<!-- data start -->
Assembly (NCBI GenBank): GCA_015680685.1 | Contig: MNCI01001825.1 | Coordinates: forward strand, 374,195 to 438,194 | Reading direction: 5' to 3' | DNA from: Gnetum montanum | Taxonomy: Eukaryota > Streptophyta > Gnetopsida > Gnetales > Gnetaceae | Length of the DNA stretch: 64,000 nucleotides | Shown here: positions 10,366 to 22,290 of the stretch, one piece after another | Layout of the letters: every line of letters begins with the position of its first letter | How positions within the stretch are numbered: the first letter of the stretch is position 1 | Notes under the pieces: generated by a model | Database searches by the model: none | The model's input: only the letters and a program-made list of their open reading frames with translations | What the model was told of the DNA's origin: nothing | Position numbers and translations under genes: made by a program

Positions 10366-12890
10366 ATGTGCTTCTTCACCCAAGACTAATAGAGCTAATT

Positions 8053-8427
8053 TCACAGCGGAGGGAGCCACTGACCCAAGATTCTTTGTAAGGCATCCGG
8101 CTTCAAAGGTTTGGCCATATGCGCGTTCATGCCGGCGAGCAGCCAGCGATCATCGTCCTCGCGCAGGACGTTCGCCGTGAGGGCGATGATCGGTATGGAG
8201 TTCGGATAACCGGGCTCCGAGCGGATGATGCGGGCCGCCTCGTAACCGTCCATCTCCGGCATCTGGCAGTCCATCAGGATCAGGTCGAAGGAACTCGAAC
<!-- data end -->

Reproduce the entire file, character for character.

Assembly (NCBI GenBank): GCA_015680685.1 | Contig: MNCI01001825.1 | Coordinates: forward strand, 374,195 to 438,194 | Reading direction: 5' to 3' | DNA from: Gnetum montanum | Taxonomy: Eukaryota > Streptophyta > Gnetopsida > Gnetales > Gnetaceae | Length of the DNA stretch: 64,000 nucleotides | Shown here: positions 10,366 to 22,290 of the stretch, one piece after another | Layout of the letters: every line of letters begins with the position of its first letter | How positions within the stretch are numbered: the first letter of the stretch is position 1 | Notes under the pieces: generated by a model | Database searches by the model: none | The model's input: only the letters and a program-made list of their open reading frames with translations | What the model was told of the DNA's origin: nothing | Position numbers and translations under genes: made by a program

Positions 10366-12890
10366 ATGTGCTTCTTCACCCAAGACTAATAGAGCTAATT

Positions 8053-8427
8053 TCACAGCGGAGGGAGCCACTGACCCAAGATTCTTTGTAAGGCATCCGG
8101 CTTCAAAGGTTTGGCCATATGCGCGTTCATGCCGGCGAGCAGCCAGCGATCATCGTCCTCGCGCAGGACGTTCGCCGTGAGGGCGATGATCGGTATGGAG
8201 TTCGGATAACCGGGCTCCGAGCGGATGATGCGGGCCGCCTCGTAACCGTCCATCTCCGGCATCTGGCAGTCCATCAGGATCAGGTCGAAGGAACTCGAAC